Descending the rough scree/stream bed.
After peering down the scree I found a narrow path to the left of the scree/steam bed and I slowly zigzagged my way down, the stream below the scree is a contributor to Greta Gill some 600ft below. I carefully descend the scree revealing that earthy smell you only find once undisturbed soil has been disturbed. My mind tells me to sway right but this will only land me on the rock slabs to the west of Great End's summit, I continue all the way down the scree which naturally curves towards the right as I approached its base.

Great Gable. Green Gable and Kirk Fell seen as I Lambfoot Dub comes into view.

Despite the overall popularity of some of the highest and most popular ground in England just 500ft above my head the feeling of isolation down here is over whelming.

Looking back on my route dominated by the summit of Long Pike overhead.

The Gables seen from Lambfoot Dub.

By the time I arrived at lambfoot Dub it had clouded over once again which only added to the eeriness which can only be attached to something so isolated.

Dare I say after all these years wanting to visit Lambfoot Dub my inner emotions take over, what a place.

Round How, Broad Crag and Scafell Pike from Lambfoot Dub.

I found myself a rock to perch upon and began to soak in the atmosphere witnessing the different light whilst a cold wind descended bringing with it a wind chill that I hadn't felt all day. Everytime I went to leave I couldn't pick myself up, and when I did, I returned.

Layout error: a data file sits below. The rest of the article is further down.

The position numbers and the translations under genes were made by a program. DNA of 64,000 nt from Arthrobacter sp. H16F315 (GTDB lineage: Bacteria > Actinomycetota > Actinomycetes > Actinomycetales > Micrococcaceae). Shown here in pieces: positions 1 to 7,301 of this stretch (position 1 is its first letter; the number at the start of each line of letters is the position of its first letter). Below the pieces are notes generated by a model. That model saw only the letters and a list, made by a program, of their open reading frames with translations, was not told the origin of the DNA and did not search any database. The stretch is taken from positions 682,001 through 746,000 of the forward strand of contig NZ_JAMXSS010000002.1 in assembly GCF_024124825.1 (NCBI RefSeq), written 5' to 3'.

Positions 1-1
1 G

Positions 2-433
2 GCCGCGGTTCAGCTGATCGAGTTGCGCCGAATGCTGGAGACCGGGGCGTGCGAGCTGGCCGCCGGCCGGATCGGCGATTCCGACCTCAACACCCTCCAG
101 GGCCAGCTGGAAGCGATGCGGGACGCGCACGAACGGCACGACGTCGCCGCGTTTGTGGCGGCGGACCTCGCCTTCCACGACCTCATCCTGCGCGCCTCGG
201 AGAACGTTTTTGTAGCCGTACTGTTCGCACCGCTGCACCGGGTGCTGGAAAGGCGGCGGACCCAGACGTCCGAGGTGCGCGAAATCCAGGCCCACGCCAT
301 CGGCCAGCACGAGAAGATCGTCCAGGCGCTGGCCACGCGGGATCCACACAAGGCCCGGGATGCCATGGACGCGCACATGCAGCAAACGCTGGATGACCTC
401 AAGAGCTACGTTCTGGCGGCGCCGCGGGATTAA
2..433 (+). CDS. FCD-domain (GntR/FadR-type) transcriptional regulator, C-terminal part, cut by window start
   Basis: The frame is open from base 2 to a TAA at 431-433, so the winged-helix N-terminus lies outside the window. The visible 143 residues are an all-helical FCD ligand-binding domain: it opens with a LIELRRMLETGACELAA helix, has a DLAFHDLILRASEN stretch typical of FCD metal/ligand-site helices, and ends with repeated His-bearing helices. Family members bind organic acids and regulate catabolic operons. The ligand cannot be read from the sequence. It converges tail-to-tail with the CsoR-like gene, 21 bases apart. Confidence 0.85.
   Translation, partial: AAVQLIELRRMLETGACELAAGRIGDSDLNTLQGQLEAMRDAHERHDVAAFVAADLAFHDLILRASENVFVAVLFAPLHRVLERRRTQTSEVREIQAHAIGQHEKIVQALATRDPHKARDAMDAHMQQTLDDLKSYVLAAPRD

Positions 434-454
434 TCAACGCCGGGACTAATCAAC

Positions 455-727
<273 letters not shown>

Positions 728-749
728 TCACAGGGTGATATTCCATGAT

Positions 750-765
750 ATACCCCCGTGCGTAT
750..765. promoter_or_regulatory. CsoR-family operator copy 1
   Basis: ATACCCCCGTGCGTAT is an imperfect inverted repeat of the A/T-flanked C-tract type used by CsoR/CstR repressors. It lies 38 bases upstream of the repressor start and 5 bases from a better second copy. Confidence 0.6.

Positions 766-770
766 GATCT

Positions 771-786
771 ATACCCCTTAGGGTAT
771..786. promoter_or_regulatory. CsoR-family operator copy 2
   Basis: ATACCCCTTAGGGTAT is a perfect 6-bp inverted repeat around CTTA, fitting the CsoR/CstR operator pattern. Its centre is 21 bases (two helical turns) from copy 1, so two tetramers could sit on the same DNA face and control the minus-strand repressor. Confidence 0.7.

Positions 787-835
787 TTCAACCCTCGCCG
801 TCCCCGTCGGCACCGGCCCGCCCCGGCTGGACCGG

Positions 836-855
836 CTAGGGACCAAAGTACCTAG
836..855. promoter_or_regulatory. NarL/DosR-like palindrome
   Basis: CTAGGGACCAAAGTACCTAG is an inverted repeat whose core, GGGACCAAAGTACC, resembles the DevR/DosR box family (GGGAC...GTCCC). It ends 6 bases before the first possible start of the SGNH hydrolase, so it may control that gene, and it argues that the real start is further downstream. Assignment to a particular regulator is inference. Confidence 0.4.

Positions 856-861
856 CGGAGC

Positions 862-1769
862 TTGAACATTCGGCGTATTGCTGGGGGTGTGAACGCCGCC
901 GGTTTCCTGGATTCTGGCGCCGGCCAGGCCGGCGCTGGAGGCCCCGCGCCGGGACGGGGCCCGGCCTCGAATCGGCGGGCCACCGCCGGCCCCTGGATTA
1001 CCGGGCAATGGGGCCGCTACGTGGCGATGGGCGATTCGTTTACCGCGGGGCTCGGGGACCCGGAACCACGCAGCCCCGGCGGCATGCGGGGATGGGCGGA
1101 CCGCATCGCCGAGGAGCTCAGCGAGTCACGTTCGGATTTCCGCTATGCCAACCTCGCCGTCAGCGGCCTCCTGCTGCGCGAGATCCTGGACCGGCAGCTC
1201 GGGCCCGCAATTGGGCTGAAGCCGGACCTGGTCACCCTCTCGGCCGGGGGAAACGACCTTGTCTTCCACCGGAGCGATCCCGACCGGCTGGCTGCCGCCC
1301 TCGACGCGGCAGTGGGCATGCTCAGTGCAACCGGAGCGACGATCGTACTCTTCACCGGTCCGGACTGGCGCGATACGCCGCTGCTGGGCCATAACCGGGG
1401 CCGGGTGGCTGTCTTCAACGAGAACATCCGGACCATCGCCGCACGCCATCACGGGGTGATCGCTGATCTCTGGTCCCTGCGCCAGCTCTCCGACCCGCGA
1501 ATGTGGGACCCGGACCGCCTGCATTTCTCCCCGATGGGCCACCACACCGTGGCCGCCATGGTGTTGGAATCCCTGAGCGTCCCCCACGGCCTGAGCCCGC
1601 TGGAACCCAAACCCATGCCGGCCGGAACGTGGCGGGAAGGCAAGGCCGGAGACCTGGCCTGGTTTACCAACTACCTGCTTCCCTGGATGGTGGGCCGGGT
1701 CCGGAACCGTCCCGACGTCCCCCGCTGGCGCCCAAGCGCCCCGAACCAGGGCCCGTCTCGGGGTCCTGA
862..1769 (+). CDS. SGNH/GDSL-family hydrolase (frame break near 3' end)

Great Gable, Green Gable, Base Brown seen over Sty Head and Styhead Tarn taken during descent from Lambfoot Dub.
After tearing myself away from Lambfoot Dub I descended a grassy trod finding just the odd rock scree to navigate around, incredibly the Corridor Route was by now just 200ft below and can clearly be seen during most of the descent.

A close up of Great Gable, Great Napes and Kern Knotts.
Where it appears cloud is about to descend onto Gable's summit.

The wider view.
As the Corridor Route also comes into view below.

The Gables from the Corridor Route.

Kirk Fell, Great Gable and Green Gable from the Corridor Route.
With Lingmell Beck below.

Styhead Tarn from Sty Head.

Having reached the Corridor Route I kicked my feet into the back of my boots and began the walk back to Sty Head passing Skew Gill where I left the path and ascended for a better view into the Gill which never materialised as the light began to fade. I rejoined the path again and made my way through the boggy area around Spout Head before emerging at Sty Head. I hadn't eaten anything other than the two bananas I had for breakfast this morning and figuring I'd earned myself my lunch I de-shouldered my pack and took out the cheese salad wrap that I'd made the night earlier.

On re-shouldering my pack I noticed movement on the Corridor Route then realised it looked like the woman fell runner who passed me this morning; Cheese wrap in hand I walked the path besides Styhead Tarn before the fell runner caught up with me who then shared me her route, it turns not only had she summited Great End but Scafell Pike and Lingmell too completing with an hour to spare ready to do the school run.

Occasionally l look back at Great End and Broad Crag whose summits are by now below cloud. The view was gloomy but befitting to an otherwise perfect walk along England's highest ground.